This is just Step One. Never will we ever go back again to where we'll see a vendor be able to control the core operating system as IBM did; it won't be Microsoft. What we're actually seeing is, in my view, is a whole new environment where IT architecture is starting to mirror the organization and the organization is starting to mirror the architecture. This is a very strong position to be in because you end up having this compatibility between the way the organization wants to operate and the enabling technologies that enable it to operate.

The Strategic I

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The Strategic I-net

And this is about what I call the strategic I-net.

What is this? First, it's real-time messaging architecture. The real-time messaging architecture of today is a technology that enables you to go from the budget pace of allocating resources on the annual basis to dynamic resource allocation. And these companies operate in a very different way.

The second aspect is data warehouses. Everyone works from the same data logically. Today we can easily afford a 1:1 ratio of client computers to workers, which is a situation where everybody is hooked into the network. The browser interface, the world that we came from in which you had your legacy applications where technicians designed unique and cryptic and difficult-to-negotiate interfaces, is replaced by the uniformity of the browser. My browser gets me anywhere, and everybody knows how to use it.

We now have directories that can handle a billion objects. So we have the capability today to be able to build the security into the access that will now make these things realities in your business.

The Web site becomes the front-door receptionist. Self-service is very important to the economics and the efficiency of the business. It's about what me and my computer can do for ourselves.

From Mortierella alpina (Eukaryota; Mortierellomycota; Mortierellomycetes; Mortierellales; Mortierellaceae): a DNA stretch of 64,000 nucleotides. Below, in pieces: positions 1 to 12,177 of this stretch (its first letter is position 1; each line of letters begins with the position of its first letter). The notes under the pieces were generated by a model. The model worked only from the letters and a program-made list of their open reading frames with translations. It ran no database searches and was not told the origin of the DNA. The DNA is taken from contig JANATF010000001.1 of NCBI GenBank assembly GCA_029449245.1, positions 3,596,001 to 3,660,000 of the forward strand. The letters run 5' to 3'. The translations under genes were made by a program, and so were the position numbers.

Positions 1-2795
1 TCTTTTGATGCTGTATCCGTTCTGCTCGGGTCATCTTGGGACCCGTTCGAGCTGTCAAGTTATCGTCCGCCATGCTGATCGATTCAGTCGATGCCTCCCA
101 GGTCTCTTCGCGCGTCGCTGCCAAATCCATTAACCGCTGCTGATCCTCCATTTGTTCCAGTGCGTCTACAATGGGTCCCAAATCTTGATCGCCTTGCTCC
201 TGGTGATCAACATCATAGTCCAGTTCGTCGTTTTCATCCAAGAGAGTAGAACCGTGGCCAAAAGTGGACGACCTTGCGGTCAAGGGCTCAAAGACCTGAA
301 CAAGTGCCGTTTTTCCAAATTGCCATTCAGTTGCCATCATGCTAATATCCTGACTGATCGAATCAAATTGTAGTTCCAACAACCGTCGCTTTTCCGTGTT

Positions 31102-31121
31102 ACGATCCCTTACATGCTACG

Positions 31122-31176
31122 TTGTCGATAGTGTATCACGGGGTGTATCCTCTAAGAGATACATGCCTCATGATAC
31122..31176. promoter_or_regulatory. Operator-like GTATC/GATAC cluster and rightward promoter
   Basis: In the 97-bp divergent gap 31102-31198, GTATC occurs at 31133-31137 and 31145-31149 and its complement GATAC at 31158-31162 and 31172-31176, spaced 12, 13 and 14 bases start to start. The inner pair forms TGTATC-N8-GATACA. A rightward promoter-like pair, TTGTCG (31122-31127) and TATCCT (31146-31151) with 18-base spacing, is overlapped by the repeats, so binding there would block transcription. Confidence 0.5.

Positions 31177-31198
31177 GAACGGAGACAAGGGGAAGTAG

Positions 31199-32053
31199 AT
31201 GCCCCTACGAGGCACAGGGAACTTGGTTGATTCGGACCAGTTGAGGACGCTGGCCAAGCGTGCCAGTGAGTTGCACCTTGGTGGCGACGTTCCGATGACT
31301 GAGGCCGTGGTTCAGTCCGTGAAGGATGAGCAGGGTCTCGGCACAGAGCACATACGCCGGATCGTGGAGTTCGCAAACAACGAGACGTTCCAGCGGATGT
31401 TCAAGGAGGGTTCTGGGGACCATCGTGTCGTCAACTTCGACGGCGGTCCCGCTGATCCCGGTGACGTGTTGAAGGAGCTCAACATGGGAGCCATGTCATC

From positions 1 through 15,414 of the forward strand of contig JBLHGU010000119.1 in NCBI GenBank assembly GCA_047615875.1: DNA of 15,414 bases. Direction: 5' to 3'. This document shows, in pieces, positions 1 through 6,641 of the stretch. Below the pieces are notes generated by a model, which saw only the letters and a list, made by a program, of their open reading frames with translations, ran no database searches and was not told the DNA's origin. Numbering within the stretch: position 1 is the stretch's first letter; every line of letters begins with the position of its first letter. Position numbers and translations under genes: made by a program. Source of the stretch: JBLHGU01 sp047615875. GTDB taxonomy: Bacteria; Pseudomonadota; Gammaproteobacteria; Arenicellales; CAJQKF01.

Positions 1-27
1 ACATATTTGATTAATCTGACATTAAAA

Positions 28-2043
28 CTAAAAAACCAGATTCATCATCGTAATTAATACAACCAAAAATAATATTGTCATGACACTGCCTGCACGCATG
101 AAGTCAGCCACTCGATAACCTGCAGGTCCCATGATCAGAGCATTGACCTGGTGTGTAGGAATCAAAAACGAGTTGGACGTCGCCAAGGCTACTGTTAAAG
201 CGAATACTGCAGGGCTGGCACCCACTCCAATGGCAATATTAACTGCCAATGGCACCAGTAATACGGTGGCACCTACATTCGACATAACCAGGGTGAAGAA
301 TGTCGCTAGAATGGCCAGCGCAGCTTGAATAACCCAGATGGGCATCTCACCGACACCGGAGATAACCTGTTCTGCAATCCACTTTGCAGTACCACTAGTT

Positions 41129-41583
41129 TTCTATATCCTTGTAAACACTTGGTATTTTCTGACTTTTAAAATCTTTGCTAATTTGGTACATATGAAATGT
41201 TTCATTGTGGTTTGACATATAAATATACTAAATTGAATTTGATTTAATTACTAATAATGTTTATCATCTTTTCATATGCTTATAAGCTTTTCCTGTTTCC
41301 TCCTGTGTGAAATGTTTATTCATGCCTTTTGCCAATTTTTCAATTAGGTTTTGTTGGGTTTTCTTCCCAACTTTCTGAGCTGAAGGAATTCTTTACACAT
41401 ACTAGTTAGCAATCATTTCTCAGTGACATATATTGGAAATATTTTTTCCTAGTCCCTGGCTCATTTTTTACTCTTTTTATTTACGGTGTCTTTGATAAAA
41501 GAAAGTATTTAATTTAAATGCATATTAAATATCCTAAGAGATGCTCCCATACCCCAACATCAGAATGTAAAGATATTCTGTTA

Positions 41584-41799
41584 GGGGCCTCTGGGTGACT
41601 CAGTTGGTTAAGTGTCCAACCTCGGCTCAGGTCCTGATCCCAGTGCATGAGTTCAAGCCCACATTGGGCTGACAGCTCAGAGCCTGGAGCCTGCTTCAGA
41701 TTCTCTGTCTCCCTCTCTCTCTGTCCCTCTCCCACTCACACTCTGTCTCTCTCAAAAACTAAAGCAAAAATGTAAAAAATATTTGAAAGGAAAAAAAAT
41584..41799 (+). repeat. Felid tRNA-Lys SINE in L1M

There is also the notion of collaborative computing, which enables you to work with a power to do searches and hypothesis testing and instant communication, and it works fast rather than going through all these filters. So it's a requirement for working in some of today's more aggressive organizations. The notion of information transparency is that you make it freely available and people can operate on that.

The walls of the enterprise are not a chain-link fence. They're not physical anymore. They're permeable, and they are organic, they can grow and contract. Often they include your customers. So the whole notion of thinking of the organization differently as an extended enterprise that changes over time is important.

And then, finally, consider knowledge management. In one way or the other, I think that as we get a peek into the future, as we look at what some Renaissance CIOs are building in their companies like Cisco or Schwab with their management teams, this is the kind of architecture that you have to have to be competitive.

Now, there's one more idea that I think is important. There are about 300 million people now on the Internet. In the U.S., we have about 280 million people. That's a pretty significant penetration.

Some of us have gotten used to thinking of the Internet as an American function, a U.S. function. But I've been going over to China for the past three years to teach an executive program on CIOs, one of our outreach activities of the Harvard Business School. Every year we bring in about 100 or so CIOs in China. And there are 1.3 billion people China.

Three years ago, the penetration was 6 million on the Internet, the next year it was 23 million, and now it's approaching 50 million.